The Delimitation Commission on Jammu and Kashmir has proposed six additional assembly seats for Jammu region and one for Kashmir while reserving 16 constituencies for Scheduled Castes and Scheduled Tribes, triggering strong protests from parties such as the National Conference which made it clear that it would not sign the report in its present form.
Participating for the first time in the commission's deliberations, the NC's three Lok Sabha members led by party president and former chief minister Farooq Abdullah expressed their reservations over the draft report, especially the biased process of seat sharing, a party spokesperson tweeted.
The party, within hours of the meeting, made it clear that it 'will not be a signatory to this report'.
The People's Democratic Party, J-K Apni Party and the People's Conference (PC), which is regarded as being friendly towards the Bharatiya Janata Party, also protested strongly against the commission's draft recommendations which will alter the electoral map of Jammu and Kashmir.
Kashmir division currently has 46 seats and Jammu 37.
The population of Jammu region is 53.72 lakh and Kashmir division 68.83 lakh, according to the census of 2011.
BJP MP and union minister Jitendra Singh, however, said after the meeting that there was no objection from any of the associate members and 'in fact Dr Abdullah went on to say that there were some misgivings about the commission....'
"They have done a good job. There was no objection from any side. Now the Delimitation Commission has proposed to increase the seats to 90. They have followed objective parameters on the basis of population, accessibility, topography and terrain of individual districts. I don't feel anyone would be dissatisfied with it. No political party can find fault with it," Singh said.
However, the National Conference, in its tweet, said, 'Misrepresenting and distorting the facts with malicious intention! Very misleading statement. We have clearly expressed our resentment over the draft of the Delimitation Commission, the biased process of seat sharing. The party will not be a signatory to this report.'
According to a statement issued by the Delimitation Commission, associate members appreciated the fact that the commission visited the Union Territory and met a large number of people and assured that all necessary assistance would be extended in the work of delimitation.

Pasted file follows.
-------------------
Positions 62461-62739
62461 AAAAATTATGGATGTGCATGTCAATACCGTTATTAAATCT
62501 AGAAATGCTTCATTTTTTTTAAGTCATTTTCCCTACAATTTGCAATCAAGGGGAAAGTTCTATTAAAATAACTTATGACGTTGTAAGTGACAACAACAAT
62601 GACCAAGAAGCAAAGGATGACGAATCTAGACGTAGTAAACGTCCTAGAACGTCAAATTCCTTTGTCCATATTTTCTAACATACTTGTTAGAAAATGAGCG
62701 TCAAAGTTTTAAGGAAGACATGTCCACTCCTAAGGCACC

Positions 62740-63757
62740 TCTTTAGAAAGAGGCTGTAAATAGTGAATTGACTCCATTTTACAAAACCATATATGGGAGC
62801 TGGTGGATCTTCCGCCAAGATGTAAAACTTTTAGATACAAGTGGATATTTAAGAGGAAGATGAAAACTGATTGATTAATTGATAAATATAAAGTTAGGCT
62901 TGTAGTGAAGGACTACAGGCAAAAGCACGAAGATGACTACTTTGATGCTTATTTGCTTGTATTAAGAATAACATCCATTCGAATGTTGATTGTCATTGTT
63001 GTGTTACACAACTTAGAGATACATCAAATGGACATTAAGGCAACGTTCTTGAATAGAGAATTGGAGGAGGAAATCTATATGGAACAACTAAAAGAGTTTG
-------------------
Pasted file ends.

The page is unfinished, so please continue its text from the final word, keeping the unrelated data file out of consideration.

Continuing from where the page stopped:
The commission headed by former Supreme Court judge Ranjana Desai held its second meeting in New Delhi on Monday.
It has five Lok Sabha members from Jammu and Kashmir as associate members and Chief Election Commissioner Sushil Chandra as ex officio member.
Giving a presentation before the associate members, Deputy Election Commissioner Chandra Bhushan Kumar informed that since the last delimitation, the number of districts has increased from 12 to 20 and the number of tehsils from 52 to 207.
The population density in the districts varies from 29 persons per square km in Kishtwar to 3,436 persons per square km in Srinagar.
Taking all these into account, the Delimitation Commission has categorised all 20 districts in three broad categories A, B and C giving margin of 10 per cent (plus/minus) of average population per assembly constituency, while proposing allocation of the constituencies to the districts.
The commission has also, for some districts, proposed carving out of an additional constituency to balance the representation for geographical areas having inadequate communication and lack of public conveniences due to their inhospitable conditions on the international border.
For the first time, in Jammu and Kashmir, nine seats are proposed to be allocated for Scheduled Tribes out of 90 seats on the basis of population. Seven seats are proposed for Scheduled Castes.
Twenty-four seats of the assembly continue to remain vacant as they fall under Pakistan-occupied Kashmir (PoK).
The commission has asked all associate members to submit their views on the proposed increase of seats by December 31.
Abdullah, who is also the chairman of the five-party People's Alliance for Gupkar Declaration (PAGD), said after the meeting that he would brief the grouping as well as his party colleagues of the deliberations of the commission.
"We attended the meeting for the first time because we wanted the voice of people of Jammu and Kashmir to be heard. The meeting took place in cordial manner and we all were explained the method adopted for coming to the conclusion," Abdullah said.
NC vice president Omar Abdullah tweeted that it was deeply disappointing that the commission appears to have allowed the political agenda of the BJP to dictate its recommendations rather than data which should have been its only consideration.
'Contrary to the promised 'scientific approach', it's a political approach,' he said.
The Jammu and Kashmir Apni Party, headed by former minister Altaf Bukahri, also rejected the proposal.
'This is outright unacceptable to us. Apni Party demands a fair delimitation exercise without any bias, taking population and districts as the base,' it said.
PDP president Mehbooba Mufti said the commission has been 'created simply to serve BJP's political interests by dividing people along religious and regional lines. The real game plan is to install a government in J-K which will legitimise the illegal and unconstitutional decisions of August 2019'.
She was referring to the government's decisions of abrogating J-K's special status under Article 370 and bifurcating it into union territories.
People's Conference chief Sajjad Lone said the recommendations were totally unacceptable.
'They reek of bias. What a shock for those who believe in democracy,' he tweeted.
Prime Minister Narendra Modi, during a meeting with J-K leaders in June, had said the ongoing delimitation exercise has to happen quickly so that polls can be held to install an elected government that gives strength to its development trajectory.